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Union Petroleum and Natural Gas Minister Dharmendra Pradhan will be in Pakistan two days later to participate in a steering committee meeting of a trans-Afghanistan multilateral energy project called TAPI (Turkmenistan, Afghanistan, Pakistan and India) pipeline - a visit that would merely be a photo-op at its best and a waste of time and effort at its worst.
TAPI pipeline remains a pipe dream for two decades since the project was first initiated on 15 March 1995 when Turkmenistan and Pakistan had signed a memorandum of understanding for the project. Afghanistan, under the then Taliban government, joined the proposed project in January 1998 and India came into the frame in 2008 when on 24 April that year India, along with Pakistan and Afghanistan, signed a framework agreement to buy natural gas from Turkmenistan.
Pradhan's Pakistan visit on 10 February comes at a time when political relations between New Delhi and Islamabad continue to remain in a limbo. It is anybody's guess how the Islamabad visit of the Indian minister would pan out when contentious issues remain unresolved not only between India and Pakistan but also between India and Afghanistan on the question of royalty for transit rights.
The four partner countries have made some progress, albeit at a glacial pace, on the $10 billion nearly 1,800-km-long proposed pipeline project that aims to export up to 33 billion cubic meters (bcm) of natural gas per year and integrate economies of the four partnering nations.
However their ambition of starting construction later this year and completing the project by 2017 cannot be realized unless all partnering countries show political determination at the highest level and the United States is benignly disposed.
For example, the Afghan parliament approved the pipeline project on 16 May 2012 and the very next day the then Indian government of Manmohan Singh allowed state-run Gas Authority of India Limited (GAIL) to sign the Gas Sale and Purchase Agreement (GSPA) with TrkmenGaz, Turkmenistan's national oil company.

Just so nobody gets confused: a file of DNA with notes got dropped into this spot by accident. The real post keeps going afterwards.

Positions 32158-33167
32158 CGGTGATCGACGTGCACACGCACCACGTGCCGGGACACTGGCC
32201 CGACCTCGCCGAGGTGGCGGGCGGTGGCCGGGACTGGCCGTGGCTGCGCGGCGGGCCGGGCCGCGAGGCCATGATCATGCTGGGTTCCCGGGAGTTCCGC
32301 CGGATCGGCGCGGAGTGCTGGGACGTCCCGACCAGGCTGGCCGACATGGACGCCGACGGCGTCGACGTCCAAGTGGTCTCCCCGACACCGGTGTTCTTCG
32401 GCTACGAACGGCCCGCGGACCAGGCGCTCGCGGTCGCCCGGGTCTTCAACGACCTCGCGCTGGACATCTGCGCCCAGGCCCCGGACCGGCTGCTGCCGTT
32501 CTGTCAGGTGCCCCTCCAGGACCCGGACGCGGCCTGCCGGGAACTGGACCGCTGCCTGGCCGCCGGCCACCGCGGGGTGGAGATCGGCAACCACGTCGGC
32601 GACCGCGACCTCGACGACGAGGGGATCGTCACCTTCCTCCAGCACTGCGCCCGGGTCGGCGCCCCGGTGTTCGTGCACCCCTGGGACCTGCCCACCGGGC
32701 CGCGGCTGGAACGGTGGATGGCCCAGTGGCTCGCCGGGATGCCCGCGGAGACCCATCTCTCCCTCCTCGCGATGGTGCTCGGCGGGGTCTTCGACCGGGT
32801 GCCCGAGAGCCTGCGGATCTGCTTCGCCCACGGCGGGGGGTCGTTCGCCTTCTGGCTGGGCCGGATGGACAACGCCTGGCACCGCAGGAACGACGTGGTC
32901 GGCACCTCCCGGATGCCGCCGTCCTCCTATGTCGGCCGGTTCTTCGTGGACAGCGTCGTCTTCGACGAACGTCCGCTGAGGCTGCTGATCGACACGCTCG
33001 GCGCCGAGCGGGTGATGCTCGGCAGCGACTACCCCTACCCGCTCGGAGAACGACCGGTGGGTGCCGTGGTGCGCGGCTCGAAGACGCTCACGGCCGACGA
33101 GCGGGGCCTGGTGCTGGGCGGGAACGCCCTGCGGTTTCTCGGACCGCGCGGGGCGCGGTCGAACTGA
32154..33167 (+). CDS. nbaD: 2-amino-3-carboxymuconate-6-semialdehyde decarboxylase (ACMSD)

Yet, the biggest roadblock is that the TAPI project is still stuck for want of a credible operator.
An experienced international company is needed to head a consortium of national oil companies of the four nations in the TAPI project but little concrete progress has been made in this regard after the French giant Total SA lost interest in the project as Turkmenistan refused to accept its condition of a stake in the gas field that will feed the pipeline. The four partner countries' state-owned firms neither have the financial heft nor the requisite experience of running a transnational pipeline.
Oil ministers of the four countries had met at the last steering committee meeting of the TAPI project in Ashgabat (Turkmenistan) on 20 November 2014 and set themselves a three-month deadline to resolve all pending issues so that work on the ambitious project can start by 2015.
An official statement released after the 19th meeting TAPI steering committee said thus: "It was decided that the next meeting of the Steering Committee will be held in February 2015 in Islamabad. It was also agreed that remaining issues will be addressed before the meetingAll sides agreed that steps will be taken to start the project by 2015."
Asian Development Bank (ADB) is the transaction advisor to facilitate the proposed TAPI pipeline which would start from Turkmenistan's Dauletabad gas field and end at Fazilka, Punjab in India after passing through Herat and Kandahar (Afghanistan) and Quetta and Multan (Pakistan).
The big picture in this context is that a mega transnational project involving as many as four countries can succeed only when political relations among the partnering nations are at their best. This is barely so with regard to India and Pakistan and in fact ties between the two nuclear armed neighbours have touched a new low since the onset of new government in India despite a solid start in the first few weeks of Prime Minister Narendra Modi taking over the reins of the country on 26 May last.
The question is: can India and Pakistan work together on a major energy project when their troops have lately been involved in bloody ceasefire violations at International Border and Line of Control for months, worst since the Kargil War of 1999?
PM Modi exhorted top Indian diplomats at the heads of mission conference in New Delhi on 7 February to think fresh, shed old mindsets and position India globally in a leading role and not just be a "balancing force". But the fact is that in the past eight and a half months, the Modi government has continued with the foreign policy of the previous UPA government and not come up with any bold and out-of-the-box ideas while dealing with near abroad or far abroad.
One would like to know what concrete steps were taken by the Modi government in ironing out the well known wrinkles with both Pakistan and Afghanistan on the TAPI project before sending Dharmendra Pradhan to Islamabad.
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